One out of every 220 people in the US were audited last year. With the Federal government’s increasing budget deficit, the IRS is expected to ramp up the number of audits we see in the coming months and years to come.
So what do you do if you receive an audit letter in the mail?
The first thing to do is understand what kind of notice you’re dealing with – Is it a Live Audit or a Correspondence Audit? When you receive an audit letter from the IRS check who sent it.
If the letter is sent from a specific individual (usually an IRS agent) listing a local/regional phone number that would be considered a Live Audit. Alternatively, a Correspondence Audit is computer generated and listed an 800 number with no individual as a point of contact at the IRS. A Correspondence Audit letter will also have a CP2000 or CP2501 code indicated usually on the first page.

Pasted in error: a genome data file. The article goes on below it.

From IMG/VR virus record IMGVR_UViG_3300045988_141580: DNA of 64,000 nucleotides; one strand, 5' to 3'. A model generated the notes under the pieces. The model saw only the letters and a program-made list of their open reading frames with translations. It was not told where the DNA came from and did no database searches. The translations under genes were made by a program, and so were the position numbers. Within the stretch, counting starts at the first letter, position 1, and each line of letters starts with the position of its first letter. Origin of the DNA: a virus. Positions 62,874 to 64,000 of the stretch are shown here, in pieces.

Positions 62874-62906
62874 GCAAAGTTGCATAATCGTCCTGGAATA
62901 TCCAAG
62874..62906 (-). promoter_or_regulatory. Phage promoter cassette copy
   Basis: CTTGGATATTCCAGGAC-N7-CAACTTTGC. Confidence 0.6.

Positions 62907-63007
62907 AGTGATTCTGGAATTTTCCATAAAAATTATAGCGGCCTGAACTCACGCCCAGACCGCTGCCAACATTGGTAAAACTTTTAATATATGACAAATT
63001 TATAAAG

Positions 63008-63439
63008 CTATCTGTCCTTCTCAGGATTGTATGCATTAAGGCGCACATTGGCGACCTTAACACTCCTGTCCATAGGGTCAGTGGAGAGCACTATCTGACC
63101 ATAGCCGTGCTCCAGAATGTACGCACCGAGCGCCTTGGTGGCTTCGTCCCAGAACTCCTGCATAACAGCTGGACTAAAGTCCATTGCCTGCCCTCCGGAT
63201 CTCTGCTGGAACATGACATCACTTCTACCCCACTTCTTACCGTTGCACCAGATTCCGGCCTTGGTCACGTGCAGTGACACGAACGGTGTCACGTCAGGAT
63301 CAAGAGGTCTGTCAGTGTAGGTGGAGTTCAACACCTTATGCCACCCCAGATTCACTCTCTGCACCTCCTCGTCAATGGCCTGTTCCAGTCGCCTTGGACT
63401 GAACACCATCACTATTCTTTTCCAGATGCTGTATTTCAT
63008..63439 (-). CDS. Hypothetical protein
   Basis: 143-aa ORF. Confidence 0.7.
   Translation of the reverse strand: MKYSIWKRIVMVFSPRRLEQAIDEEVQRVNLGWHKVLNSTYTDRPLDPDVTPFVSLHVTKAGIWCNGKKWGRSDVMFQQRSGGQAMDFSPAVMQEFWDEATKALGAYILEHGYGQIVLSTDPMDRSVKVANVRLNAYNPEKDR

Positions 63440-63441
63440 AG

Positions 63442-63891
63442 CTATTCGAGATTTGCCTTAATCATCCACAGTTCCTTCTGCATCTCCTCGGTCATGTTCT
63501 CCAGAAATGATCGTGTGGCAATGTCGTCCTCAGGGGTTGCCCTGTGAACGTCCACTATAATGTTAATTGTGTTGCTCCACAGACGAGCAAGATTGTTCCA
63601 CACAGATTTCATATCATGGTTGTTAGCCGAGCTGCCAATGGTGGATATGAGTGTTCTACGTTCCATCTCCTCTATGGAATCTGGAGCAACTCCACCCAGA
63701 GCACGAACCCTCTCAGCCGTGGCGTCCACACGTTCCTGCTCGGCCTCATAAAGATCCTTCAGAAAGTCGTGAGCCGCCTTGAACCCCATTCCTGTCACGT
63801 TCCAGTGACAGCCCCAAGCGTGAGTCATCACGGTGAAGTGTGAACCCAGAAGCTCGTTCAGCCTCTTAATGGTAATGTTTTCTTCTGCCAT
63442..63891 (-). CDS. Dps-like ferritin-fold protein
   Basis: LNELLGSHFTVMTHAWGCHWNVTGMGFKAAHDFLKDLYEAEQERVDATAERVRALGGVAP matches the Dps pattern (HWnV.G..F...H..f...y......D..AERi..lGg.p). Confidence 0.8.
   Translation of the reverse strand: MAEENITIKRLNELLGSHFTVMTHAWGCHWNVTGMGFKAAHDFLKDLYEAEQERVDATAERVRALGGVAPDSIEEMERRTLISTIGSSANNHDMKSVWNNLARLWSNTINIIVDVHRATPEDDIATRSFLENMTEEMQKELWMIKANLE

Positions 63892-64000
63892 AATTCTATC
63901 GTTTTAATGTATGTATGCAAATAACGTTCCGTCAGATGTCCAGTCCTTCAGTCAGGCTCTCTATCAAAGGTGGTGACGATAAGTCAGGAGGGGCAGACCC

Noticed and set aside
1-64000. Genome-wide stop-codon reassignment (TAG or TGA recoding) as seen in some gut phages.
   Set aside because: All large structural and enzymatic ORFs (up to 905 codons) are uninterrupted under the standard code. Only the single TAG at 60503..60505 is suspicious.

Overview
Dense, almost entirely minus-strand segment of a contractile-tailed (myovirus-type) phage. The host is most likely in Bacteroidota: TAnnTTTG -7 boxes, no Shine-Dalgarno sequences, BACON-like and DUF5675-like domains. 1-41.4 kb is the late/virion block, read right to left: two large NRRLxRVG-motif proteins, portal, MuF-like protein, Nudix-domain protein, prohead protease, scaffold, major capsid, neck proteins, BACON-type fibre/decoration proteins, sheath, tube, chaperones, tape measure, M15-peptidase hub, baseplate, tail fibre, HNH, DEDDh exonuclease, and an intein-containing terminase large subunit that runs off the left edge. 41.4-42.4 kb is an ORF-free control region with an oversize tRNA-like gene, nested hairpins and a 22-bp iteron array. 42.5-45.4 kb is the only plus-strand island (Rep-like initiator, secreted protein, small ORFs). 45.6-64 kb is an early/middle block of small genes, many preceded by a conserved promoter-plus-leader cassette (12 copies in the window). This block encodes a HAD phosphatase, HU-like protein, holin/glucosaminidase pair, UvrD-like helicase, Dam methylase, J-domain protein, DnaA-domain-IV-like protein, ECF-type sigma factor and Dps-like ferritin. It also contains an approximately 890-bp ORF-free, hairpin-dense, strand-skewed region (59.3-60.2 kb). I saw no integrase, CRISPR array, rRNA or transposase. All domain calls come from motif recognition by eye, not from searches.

The typical Live Audit appears in cases where an individual is self-employed and reporting a loss of revenue for that year. The typical Correspondence Audit is usually when an individual erroneously misreports income (401k withdrawal, property sales, stock sales, etc.).
Once you determine what type of audit your facing, now is the time to act. Contacting a tax representation firm, such as WATAX, is a good first step. With over 30 years of experience dealing with audits, we’ve represented thousands of clients in resolving audits.
Contacting the IRS and any assigned agents, defining the specifics of the audit, setting deadlines, and gathering your audit defense info are what follows. Once in place - enacting an appeal, an audit reconsideration, and/or defending your case in tax court are the likely scenarios for resolution. With the audit is closed, if there is any remaining liability a settlement needs to be arranged.